SECRETARY of State Karen Bradley supports the extension of "equal rights on marriage and abortion" to Northern Ireland and has begun work to put legislation in place that reflects the votes by MPs earlier this week.
The Northern Ireland Office (NIO) has confirmed that it will begin drafting the secondary legislation that will liberalise abortion law and legalise same sex marriage in the region if Stormont is not restored.
The amendments from Labour MPs Conor McGinn and Stella Creasy to the Northern Ireland (Executive Formation) Bill, which received resounding backing from MPs on Tuesday, compel the British government to change the law if devolution in place by October 21.
The NIO said Mrs Bradley, who abstained from the Westminster votes, supported extending equal marriage and greater access to abortion to the north.
"As these are devolved issues in Northern Ireland she hoped that a locally-elected assembly would take these forward on behalf of the people of Northern Ireland," a spokesman said.
"There is still time for the parties to come to an agreement and introduce it themselves."
The spokesman said that the "will of the House of Commons is clear" and that work had begun to "ensure the detail is right, so that we have robust and enduring laws that work for the people of Northern Ireland".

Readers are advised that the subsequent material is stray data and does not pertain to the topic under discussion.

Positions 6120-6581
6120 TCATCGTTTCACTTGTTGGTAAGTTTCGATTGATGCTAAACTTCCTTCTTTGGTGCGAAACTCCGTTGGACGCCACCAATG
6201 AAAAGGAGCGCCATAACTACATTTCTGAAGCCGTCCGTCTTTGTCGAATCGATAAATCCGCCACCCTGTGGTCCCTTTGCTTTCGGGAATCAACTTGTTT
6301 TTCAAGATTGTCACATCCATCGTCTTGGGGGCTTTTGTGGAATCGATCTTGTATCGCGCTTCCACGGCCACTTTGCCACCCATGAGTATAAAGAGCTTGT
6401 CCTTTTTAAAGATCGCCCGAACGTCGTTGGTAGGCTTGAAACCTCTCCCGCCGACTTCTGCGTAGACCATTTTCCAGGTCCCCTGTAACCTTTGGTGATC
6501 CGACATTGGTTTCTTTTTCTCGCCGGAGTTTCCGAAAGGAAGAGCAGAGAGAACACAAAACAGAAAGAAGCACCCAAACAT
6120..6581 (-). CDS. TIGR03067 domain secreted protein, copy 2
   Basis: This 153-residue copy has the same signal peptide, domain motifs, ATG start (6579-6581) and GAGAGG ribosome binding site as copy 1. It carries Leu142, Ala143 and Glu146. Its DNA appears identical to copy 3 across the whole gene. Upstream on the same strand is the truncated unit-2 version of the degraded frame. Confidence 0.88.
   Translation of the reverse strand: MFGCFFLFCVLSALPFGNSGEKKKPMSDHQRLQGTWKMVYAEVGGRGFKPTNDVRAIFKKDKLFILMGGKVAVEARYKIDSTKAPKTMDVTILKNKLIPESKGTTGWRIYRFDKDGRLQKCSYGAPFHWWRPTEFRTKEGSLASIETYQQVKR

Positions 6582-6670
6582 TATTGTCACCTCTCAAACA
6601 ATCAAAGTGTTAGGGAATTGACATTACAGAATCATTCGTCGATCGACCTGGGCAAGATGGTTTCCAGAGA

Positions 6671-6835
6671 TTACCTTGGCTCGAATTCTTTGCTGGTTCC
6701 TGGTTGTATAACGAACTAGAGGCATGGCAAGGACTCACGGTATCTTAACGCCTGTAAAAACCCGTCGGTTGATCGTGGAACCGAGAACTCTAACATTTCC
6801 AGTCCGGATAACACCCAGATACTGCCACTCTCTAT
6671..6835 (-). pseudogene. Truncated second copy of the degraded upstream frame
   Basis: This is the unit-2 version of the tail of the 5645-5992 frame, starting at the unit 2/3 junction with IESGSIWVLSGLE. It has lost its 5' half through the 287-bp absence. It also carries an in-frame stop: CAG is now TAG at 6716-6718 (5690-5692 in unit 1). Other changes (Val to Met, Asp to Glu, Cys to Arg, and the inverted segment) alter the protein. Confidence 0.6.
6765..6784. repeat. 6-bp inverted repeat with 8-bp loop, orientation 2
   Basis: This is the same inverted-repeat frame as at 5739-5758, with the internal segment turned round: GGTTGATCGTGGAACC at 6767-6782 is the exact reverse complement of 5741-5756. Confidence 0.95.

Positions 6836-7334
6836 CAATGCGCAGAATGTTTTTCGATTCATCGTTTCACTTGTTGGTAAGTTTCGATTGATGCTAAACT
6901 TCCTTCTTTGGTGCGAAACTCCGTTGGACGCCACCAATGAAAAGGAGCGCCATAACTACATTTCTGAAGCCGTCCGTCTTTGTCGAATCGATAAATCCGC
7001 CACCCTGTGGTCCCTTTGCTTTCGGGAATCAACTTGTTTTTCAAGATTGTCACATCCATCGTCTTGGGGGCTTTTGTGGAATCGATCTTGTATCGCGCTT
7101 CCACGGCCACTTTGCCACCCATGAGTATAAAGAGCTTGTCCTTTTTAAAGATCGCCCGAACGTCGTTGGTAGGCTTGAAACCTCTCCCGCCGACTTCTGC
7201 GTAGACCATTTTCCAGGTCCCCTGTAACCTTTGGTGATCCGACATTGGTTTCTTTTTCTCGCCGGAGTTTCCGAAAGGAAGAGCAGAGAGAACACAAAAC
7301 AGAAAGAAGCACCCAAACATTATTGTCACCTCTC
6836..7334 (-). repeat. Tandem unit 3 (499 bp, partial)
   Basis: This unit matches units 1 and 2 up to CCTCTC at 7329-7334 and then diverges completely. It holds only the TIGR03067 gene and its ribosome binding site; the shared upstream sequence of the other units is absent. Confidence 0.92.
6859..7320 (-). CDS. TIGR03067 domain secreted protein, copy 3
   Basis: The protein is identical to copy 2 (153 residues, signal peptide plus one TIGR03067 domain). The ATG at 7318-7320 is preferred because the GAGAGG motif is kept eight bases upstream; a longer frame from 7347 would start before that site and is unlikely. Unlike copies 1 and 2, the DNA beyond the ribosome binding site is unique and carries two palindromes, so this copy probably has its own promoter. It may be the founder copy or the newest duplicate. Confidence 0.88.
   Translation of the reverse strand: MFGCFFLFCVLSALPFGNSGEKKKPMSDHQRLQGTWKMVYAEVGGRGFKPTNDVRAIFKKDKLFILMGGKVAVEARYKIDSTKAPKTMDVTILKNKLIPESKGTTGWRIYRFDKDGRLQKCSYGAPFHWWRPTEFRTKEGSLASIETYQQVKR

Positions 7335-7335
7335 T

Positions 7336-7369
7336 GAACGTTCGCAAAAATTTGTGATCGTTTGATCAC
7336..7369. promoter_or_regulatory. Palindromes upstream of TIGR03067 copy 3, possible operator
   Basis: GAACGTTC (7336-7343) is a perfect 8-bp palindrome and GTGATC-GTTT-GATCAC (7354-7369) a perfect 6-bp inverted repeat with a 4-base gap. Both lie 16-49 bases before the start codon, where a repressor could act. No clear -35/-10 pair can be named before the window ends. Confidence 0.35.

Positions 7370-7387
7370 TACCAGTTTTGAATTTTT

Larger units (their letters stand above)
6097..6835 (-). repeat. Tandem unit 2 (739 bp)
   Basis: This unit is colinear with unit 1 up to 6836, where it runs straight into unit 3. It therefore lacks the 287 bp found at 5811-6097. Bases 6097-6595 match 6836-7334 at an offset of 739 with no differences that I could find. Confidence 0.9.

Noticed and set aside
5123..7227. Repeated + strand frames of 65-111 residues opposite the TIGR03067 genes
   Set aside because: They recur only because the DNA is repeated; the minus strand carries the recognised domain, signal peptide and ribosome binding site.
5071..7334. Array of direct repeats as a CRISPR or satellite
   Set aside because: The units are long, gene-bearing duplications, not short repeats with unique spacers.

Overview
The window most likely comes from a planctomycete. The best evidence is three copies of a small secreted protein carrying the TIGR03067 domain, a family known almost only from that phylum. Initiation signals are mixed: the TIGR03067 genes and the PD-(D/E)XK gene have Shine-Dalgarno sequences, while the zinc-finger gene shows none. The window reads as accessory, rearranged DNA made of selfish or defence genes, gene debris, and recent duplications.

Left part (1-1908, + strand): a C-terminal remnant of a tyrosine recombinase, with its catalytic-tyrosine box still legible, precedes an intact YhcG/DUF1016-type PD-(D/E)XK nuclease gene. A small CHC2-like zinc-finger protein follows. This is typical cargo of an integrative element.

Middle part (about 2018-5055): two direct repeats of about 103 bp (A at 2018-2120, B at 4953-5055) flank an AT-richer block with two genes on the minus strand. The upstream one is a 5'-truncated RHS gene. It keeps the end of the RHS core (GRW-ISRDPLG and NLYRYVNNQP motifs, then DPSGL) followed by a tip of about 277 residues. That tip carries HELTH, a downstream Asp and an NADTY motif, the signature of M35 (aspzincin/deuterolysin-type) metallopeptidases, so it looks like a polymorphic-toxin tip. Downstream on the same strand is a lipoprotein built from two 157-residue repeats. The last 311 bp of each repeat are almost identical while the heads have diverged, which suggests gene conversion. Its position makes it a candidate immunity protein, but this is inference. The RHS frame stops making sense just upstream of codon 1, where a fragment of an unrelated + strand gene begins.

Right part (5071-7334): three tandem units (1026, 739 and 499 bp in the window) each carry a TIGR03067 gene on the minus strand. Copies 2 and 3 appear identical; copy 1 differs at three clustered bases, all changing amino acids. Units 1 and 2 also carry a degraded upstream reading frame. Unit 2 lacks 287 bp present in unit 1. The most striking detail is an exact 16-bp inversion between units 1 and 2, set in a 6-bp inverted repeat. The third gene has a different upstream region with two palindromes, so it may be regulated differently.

The statement came after Under Secretary of State Lord Ian Duncan told the House of Lords that the amendments were flawed and would not work,
Speaking at Westminster on Wednesday, he said the legislation would deal with "sensitive issues" and that there needed to be "careful consideration given to both the policy detail and their implementation".
"Crucially, the amendments as drafted do not function properly and so do not enable the government to deliver on the instruction of parliament," he said.
The north's Attorney General John Larkin also flagged up potential problems arising from the abortion amendment's wording.
"The Cedaw (Convention on the Elimination of all forms of Discrimination Against Women) report to which clause 10 refers is, plainly, not drafted clearly or even consistently with important human rights texts," he told the News Letter .
“Any binding interpretation of what the words in clause 10 actually mean, however, must await the form in which those words are contained, if they are contained, in an act of parliament."
Meanwhile, Sinn Féin seems to be alone among Stormont's man parties in explicitly backing changes to abortion law.
A Sinn Féin spokesman said the party advocated the "introduction of appropriate, modern and compassionate healthcare services across the island".
However, Alliance, the SDLP and Ulster Unionists were non-committal, simply saying abortion was an issue of conscience.
The DUP has said any attempt to change the law is a "breach of the devolution settlement".
"The government should respect the right of the assembly to legislate on abortion. Only a restored assembly can properly consider these issues," a spokesman said.